Texas school district removes 8th grade assignment that compares police to KKK, slave owners

by Bryan Brammer · Sep 1st, 2020 3:57 pm
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Last Updated Sep 2nd, 2020 at 9:18 pm

A Texas school district has removed an 8th grade assignment that compared police officers to KKK members and slave owners amid backlash from parents and law enforcement groups.

The social studies assignment, given to students at Cooper Junior High in Wylie, Texas, used a political cartoon to depict five similar scenes: African-American men face down on the ground with their hands restrained behind their backs and a white man's knee on their neck. Throughout the scenes, the black man says he cannot breathe.

Among the five different white men, one was dressed in a white KKK robe while another resembled Minneapolis police officer Derek Chauvin.

After the assignment was posted online by an unidentified eighth-grade teacher, parents immediately filed their complaints with the Wylie Independent School District.

Vice President of the National Fraternal Order of Police Joe Gamaldi sent a letter to Wylie ISD Superintendent David Vinson in August denouncing the assignment.

"I cannot begin to tell you how abhorrent and disturbing this comparison is, but what is more disturbing is that no adult within your school thought better before sending this assignment to children," Gamaldi wrote.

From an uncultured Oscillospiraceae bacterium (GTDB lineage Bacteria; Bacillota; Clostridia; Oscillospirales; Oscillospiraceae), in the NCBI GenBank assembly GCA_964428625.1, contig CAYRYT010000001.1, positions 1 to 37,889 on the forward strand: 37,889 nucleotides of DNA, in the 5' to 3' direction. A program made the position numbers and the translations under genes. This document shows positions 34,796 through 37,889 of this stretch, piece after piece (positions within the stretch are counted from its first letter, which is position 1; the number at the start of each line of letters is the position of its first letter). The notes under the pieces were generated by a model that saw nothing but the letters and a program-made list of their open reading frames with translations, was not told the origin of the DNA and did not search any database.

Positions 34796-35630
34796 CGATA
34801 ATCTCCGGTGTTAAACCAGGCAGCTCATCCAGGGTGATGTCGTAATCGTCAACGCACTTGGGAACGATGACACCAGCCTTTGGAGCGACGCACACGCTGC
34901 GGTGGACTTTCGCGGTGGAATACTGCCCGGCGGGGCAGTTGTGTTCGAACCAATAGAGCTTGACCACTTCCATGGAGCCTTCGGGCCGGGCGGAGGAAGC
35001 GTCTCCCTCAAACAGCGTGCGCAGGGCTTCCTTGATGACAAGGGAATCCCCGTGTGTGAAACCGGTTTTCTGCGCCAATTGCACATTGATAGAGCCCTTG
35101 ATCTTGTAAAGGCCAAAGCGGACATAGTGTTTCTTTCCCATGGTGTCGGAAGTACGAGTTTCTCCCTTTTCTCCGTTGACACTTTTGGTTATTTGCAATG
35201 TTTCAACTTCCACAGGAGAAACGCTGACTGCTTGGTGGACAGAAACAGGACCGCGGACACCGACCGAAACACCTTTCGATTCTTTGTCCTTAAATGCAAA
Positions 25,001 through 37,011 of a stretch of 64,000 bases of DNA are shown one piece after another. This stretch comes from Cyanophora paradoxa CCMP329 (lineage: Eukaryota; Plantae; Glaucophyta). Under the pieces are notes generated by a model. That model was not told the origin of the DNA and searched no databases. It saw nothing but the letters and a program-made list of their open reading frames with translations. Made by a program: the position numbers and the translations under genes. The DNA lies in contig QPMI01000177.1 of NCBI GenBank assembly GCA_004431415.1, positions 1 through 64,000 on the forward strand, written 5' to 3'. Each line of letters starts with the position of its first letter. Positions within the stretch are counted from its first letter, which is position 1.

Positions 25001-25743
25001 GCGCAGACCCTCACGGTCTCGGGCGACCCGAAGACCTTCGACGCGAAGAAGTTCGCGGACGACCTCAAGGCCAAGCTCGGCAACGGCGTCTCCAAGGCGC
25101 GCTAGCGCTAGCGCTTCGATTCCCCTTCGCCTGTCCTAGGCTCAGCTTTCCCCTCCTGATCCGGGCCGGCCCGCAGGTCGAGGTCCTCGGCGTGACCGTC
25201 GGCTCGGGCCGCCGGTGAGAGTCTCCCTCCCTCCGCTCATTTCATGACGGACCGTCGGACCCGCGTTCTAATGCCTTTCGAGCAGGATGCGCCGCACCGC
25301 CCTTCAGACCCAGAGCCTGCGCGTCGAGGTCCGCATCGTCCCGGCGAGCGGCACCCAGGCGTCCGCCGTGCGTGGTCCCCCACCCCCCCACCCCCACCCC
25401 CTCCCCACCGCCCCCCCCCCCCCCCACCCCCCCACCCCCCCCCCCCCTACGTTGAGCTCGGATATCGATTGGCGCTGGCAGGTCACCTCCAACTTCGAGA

Texas Gov. Greg Abbott also condemned the district's assignment and said the teacher responsible "should be fired."

Shortly following the public outcry, Wylie ISD issued a statement claiming that the cartoons "are not part of the district's curriculum resources or documents."

"We are sorry for any hurt that may have been caused through this lesson. The assignment has been removed, and students will not be expected to complete it," the statement read.

David Fitzsimmons, the Arizona Daily Star cartoonist who created the image, defending his work.

"I'm impressed the National Fraternal Order of Police is directing its fury at an illustration revealing how our present horrors are mere echoes of our cruel past… Perhaps it requires too much moral courage, or honest clear-eyed reflection, for the National Fraternal Order of Police to funnel their fury at the few racist police officers who disgrace their oath and their badges by disproportionately murdering African-Americans," Fitzsimmons said.


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